Bill To Create Middle And High School ‘Soft Skills’ Career Training Curriculum Passes House Education Committee

The Roundhouse in Santa Fe. Photo by Carol A. Clark/


SANTA Fe — House Bill 63, a bill to create a statewide, comprehensive, standards-based ‘soft skills’ program for high school and middle school students has passed the House Education Committee.

Sponsored by House Majority Leader Rep. Sheryl Williams Stapleton (D-Albuquerque), the bill makes a $4 million appropriation from the general fund to develop a curriculum and implement online courses tailored to meet the needs of New Mexico’s students and evolving job market. 

“We want an education system that prepares our youth for success,” Majority Leader Stapleton said. “Investing in soft skills education is a proven workforce development method. Employers, parents, and teachers have told us we need a stronger focus on these skills. I think these courses will be enormously beneficial to students, whether they plan to start their careers after high school or go on to higher education.”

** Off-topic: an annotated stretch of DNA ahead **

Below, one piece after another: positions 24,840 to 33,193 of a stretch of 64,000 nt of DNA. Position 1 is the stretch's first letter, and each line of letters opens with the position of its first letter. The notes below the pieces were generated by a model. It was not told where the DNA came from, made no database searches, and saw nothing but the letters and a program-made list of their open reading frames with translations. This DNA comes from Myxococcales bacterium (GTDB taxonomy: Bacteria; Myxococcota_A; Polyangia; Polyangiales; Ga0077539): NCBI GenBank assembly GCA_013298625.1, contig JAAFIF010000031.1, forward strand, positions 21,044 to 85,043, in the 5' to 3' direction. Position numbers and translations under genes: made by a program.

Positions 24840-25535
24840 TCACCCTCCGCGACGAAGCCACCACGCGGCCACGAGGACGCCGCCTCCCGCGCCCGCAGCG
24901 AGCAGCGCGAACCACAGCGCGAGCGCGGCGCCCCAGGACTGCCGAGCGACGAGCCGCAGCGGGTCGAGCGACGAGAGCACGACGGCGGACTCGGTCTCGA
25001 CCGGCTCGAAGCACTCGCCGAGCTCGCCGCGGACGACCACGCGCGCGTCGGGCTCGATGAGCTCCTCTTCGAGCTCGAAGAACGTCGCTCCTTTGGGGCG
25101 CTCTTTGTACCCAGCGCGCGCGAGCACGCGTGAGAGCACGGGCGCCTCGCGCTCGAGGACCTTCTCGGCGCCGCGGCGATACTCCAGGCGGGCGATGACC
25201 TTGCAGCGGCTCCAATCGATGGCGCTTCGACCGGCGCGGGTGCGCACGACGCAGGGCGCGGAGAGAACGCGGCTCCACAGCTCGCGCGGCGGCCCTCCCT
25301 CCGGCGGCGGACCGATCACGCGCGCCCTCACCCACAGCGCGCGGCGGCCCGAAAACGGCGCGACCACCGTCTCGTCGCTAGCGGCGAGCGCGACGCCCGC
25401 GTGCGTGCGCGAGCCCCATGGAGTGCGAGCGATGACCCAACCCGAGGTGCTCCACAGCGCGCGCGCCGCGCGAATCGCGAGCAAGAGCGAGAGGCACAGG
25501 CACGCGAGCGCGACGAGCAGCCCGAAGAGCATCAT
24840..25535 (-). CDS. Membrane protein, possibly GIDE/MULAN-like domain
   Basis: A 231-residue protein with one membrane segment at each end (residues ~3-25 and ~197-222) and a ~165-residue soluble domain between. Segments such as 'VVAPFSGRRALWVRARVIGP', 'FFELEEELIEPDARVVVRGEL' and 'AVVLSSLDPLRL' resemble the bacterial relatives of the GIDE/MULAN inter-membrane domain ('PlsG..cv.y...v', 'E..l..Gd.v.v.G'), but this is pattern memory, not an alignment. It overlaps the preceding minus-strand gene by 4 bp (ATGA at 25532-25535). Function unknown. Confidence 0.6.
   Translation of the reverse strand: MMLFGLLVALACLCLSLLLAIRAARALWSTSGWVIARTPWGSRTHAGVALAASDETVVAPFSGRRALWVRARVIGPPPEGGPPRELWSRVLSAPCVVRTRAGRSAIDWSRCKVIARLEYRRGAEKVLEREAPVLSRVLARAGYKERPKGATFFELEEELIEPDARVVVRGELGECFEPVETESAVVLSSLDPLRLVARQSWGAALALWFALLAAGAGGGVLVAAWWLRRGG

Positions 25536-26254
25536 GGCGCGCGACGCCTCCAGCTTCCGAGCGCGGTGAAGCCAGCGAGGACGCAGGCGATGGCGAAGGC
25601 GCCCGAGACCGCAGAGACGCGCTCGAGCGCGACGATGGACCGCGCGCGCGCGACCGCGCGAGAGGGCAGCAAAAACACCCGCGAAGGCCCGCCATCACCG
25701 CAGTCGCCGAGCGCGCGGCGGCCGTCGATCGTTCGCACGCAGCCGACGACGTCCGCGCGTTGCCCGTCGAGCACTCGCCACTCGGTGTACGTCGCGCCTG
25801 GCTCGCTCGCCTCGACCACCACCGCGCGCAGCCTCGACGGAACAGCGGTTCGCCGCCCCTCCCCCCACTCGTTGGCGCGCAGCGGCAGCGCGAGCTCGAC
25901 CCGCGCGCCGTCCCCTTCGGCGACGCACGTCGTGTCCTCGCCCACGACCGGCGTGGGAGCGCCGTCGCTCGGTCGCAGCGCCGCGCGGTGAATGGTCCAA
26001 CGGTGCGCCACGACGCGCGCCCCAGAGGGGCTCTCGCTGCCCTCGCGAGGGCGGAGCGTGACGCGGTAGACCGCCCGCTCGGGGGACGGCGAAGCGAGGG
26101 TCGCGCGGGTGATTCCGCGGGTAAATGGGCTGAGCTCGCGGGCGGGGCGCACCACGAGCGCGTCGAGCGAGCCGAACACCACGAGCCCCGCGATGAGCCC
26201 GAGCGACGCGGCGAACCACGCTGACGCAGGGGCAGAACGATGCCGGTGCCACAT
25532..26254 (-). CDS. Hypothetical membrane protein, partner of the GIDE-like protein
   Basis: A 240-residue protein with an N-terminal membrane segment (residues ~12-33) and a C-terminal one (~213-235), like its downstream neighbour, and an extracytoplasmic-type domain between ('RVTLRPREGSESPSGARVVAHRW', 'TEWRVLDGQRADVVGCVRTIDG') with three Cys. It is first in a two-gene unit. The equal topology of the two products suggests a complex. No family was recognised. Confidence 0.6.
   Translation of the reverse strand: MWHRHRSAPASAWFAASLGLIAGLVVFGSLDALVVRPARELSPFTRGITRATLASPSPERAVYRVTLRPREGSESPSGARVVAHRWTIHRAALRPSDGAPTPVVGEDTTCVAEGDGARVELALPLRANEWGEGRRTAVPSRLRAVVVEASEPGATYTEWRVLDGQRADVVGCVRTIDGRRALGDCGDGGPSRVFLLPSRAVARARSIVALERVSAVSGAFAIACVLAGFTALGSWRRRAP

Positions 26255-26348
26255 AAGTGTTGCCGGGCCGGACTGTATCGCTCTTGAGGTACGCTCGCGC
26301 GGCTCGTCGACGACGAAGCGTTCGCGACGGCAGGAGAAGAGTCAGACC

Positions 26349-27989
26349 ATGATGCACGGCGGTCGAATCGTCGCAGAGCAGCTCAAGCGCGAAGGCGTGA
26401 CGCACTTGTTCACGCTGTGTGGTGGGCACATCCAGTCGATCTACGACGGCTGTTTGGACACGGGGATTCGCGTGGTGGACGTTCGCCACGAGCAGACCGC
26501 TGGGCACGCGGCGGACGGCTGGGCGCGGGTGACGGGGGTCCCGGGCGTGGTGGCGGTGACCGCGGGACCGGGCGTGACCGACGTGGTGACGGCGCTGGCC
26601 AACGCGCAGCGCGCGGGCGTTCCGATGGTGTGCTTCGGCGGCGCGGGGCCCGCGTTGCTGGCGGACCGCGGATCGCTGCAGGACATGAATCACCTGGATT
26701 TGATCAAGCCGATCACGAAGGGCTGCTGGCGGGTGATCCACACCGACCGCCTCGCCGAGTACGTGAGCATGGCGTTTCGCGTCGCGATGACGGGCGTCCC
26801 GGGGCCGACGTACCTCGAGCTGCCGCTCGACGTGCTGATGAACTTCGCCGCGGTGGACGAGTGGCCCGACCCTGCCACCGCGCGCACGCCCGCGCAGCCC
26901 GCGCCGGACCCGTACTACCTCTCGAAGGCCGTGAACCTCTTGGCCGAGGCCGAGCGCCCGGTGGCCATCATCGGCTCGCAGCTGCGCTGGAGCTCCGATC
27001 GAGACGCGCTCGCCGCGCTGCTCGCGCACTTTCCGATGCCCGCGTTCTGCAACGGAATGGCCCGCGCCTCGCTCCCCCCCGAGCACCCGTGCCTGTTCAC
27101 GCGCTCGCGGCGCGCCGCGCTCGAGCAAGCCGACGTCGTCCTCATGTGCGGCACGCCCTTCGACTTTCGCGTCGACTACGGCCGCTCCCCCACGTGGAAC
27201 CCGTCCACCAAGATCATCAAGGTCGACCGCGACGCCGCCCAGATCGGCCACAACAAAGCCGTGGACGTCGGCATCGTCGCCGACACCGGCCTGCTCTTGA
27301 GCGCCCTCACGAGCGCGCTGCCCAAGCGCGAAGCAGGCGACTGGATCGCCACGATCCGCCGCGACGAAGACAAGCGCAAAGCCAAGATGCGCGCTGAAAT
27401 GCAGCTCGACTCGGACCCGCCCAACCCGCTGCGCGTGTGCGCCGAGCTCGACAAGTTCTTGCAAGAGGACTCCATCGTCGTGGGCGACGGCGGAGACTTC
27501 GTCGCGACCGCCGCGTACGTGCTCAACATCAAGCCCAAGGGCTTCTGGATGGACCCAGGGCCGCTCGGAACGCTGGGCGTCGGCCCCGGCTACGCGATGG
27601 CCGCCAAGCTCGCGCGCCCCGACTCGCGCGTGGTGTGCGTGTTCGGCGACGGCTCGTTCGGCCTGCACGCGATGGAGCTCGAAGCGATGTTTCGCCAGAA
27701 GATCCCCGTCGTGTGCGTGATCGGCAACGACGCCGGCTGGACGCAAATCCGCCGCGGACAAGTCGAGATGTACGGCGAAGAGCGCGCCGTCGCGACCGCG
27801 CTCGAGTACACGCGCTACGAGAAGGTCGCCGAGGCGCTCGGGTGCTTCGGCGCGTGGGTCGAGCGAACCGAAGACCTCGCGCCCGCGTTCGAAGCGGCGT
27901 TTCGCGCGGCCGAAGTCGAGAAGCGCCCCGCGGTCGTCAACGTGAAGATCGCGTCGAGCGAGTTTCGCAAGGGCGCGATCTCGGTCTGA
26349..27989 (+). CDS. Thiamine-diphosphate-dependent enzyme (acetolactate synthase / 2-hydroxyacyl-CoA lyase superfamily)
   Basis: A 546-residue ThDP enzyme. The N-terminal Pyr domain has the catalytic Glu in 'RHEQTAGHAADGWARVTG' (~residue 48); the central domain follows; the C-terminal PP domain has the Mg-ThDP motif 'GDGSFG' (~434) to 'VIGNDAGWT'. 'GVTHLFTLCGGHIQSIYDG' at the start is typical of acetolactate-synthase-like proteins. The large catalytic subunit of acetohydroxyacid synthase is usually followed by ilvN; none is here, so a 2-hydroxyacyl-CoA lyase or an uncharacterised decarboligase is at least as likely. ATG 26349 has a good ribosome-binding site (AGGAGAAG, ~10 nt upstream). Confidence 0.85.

Across the state, many business owners say employees often lack ‘soft skills’ or key workplace competencies such as communication skills, computer and internet skills, time management, teamwork, and leadership skills. Those weaknesses affect businesses and can prevent employees from advancing in their careers. That need was the impetus to introduce HB 63. 

The program’s development will be led by the University of New Mexico and consist of online courses tailored to these areas as well as resume and job interview preparation and career assessment. The courses will be available for teachers to incorporate in their curriculum both in career and technical settings as well as traditional middle and high schools. 

“We have to keep driving forward on improving our education system, adding STEM programming, and creating positive environments in our schools. We also need to make sure that we look beyond the traditional curriculum in order to prepare our students for the workplace,” Majority Leader Stapleton said. “The benefits of soft skills training have been proven in adult workforce development programs for decades. I think it makes a lot of sense to make it available in our schools as well.”